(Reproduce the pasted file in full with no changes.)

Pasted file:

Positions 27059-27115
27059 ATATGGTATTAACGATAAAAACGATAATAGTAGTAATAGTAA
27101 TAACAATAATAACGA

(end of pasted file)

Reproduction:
Positions 27059-27115
27059 ATATGGTATTAACGATAAAAACGATAATAGTAGTAATAGTAA
27101 TAACAATAATAACGA